Found 2799 Hypotheses across 280 Pages (0.006 seconds)
  1. Subsistence types with higher technology levels (advanced horticulture, agrarian) will have more warfare than those with lower technology levels (simple horticulture, hunting and gathering) (28).Nolan, Patrick D. - Toward an ecological-evolutionary theory of the incidence of warfare in prei..., 2003 - 2 Variables

    This article reassesses the question of relative peacefulness/violence of preindustrial societies. It tests two materialist theories suggesting that more advanced subsistence techniques and population pressure will increase the likelihood of warfare.

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  2. Population density, population pressure, internal and external war for land and resources, and a low hierarchical focus of religion will be positively associated with human sacrifice (285, 294).Winkelman, Michael James - Aztec human sacrifice: cross-cultural assessments of the ecological hypothesis, 1998 - 5 Variables

    This article explores ecological, religious, and social correlates of human sacrifice and cannibalism in a cross-cultural sample. Support is found for associations between human sacrifice and population density, population pressure, war for land and resources, and a low hierarchical focus of religion. Human sacrifice among Aztecs is given particular attention.

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  3. Warfare will be positively associated with gender inequality for adults and children (65).Baunach, Dawn Michelle - Gender inequality in childhood: toward a life course perspective, 2001 - 3 Variables

    This article builds upon gender inequality theory to examine childhood gender inequality in preindustrial societies. Multivariate and cluster analysis are used.

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  4. Boreal forests will be negatively associated with the frequency of external warfareEff, E. Anthon - Farming and Fighting: An Empirical Analysis of the Ecological-Evolutionary T..., 2012 - 2 Variables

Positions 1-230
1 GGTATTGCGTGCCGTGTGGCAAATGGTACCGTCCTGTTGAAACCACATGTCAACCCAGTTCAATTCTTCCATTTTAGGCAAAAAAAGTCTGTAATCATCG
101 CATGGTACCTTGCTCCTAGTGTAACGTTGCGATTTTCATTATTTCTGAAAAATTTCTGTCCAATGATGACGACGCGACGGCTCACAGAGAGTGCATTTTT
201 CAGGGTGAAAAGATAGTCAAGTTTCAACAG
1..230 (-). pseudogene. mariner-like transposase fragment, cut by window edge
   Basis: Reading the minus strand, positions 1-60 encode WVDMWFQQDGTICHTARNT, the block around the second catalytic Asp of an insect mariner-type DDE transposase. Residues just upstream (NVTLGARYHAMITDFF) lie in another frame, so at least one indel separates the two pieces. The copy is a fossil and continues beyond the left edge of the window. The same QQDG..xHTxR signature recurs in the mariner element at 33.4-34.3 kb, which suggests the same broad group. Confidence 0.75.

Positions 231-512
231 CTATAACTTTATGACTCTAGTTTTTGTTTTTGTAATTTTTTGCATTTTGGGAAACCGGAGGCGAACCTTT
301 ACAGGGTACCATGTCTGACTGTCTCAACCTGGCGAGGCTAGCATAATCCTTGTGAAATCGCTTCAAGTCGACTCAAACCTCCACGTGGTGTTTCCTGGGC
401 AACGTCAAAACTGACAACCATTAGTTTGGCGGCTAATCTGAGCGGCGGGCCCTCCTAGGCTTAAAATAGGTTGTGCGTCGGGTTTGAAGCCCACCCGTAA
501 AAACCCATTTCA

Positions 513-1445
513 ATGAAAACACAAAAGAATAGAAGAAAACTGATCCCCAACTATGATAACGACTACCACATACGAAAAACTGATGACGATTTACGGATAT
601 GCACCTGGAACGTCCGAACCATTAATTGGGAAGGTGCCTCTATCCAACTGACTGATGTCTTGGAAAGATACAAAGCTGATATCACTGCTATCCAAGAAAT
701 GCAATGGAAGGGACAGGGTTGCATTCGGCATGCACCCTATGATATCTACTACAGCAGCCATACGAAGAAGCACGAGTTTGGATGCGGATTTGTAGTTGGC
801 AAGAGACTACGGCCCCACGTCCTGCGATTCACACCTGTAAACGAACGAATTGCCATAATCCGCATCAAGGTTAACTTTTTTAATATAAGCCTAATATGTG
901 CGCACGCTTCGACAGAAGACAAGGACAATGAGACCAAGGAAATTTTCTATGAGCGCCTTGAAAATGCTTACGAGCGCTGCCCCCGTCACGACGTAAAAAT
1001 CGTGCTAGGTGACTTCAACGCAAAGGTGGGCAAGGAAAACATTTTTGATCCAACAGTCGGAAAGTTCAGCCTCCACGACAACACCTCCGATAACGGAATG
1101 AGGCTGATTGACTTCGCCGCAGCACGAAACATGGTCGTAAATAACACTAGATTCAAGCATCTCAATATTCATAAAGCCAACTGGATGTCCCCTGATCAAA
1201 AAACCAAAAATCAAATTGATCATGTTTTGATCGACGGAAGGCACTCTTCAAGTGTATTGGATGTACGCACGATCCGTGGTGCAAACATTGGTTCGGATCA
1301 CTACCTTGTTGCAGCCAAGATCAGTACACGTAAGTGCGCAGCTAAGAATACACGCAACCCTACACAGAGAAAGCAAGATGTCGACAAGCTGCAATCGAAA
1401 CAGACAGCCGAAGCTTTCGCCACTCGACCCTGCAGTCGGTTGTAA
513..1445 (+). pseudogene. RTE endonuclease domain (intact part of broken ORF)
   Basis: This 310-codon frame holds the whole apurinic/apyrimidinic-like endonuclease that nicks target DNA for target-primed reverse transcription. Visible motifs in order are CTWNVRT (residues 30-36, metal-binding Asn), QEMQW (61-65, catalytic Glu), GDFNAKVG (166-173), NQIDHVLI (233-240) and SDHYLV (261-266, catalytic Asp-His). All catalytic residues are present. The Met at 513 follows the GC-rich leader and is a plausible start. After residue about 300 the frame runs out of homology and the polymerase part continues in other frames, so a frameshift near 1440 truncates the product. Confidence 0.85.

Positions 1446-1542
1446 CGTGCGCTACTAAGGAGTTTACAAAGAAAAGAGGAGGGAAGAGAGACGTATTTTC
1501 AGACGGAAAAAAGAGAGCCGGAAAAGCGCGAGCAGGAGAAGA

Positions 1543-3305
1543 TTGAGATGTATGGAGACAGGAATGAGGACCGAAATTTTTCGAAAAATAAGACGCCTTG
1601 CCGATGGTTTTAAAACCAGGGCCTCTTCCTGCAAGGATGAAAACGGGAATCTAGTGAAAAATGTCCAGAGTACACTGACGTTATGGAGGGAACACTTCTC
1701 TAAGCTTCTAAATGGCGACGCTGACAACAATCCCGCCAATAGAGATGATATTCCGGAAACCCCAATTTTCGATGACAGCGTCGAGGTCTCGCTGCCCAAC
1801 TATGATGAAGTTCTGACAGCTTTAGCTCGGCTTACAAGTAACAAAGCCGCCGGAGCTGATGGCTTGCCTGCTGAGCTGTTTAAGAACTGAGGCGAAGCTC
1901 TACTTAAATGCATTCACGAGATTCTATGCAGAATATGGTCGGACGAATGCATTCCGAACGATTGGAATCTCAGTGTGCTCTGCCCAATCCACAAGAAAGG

In this article, the authors seek to reevaluate Nolan's (2003) study on the primary determinants of war. They reanalyze his hypotheses with what they claim are more robust measures and methodology. They conclude that there is only a little evidence supporting Nolan's theories, that more productive technology and higher population density predict war, and that overall ecological-evolutionary and sociopolitical explanations of war are equally supported by empirical data.

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  5. Agricultural economy type (Herding-Plus, Egalitarian, Individualistic, or Semi-Marketized) will be associated with the presence of certain political institutions. (116)Frederic L. Pryor - Economic Systems of Foraging, Agricultural, and Industrial Societies, 2005 - 15 Variables

    The second and third parts of this book classify the economic systems of foraging and agricultural societies in the SCCS based on correlations between their institutions of property an distribution. These economic types are then examined for relationships with other social, political, demographic, and environmental factors in order to draw tentative conclusions regarding the origins of the Agricultural and Industrial Revolutions. The fourth part of the book uses cross-national data to examine similar associations in industrial/service economies, and is not included here.

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  6. The presence of high gods will be negatively associated with the frequency of external warfareEff, E. Anthon - Farming and Fighting: An Empirical Analysis of the Ecological-Evolutionary T..., 2012 - 2 Variables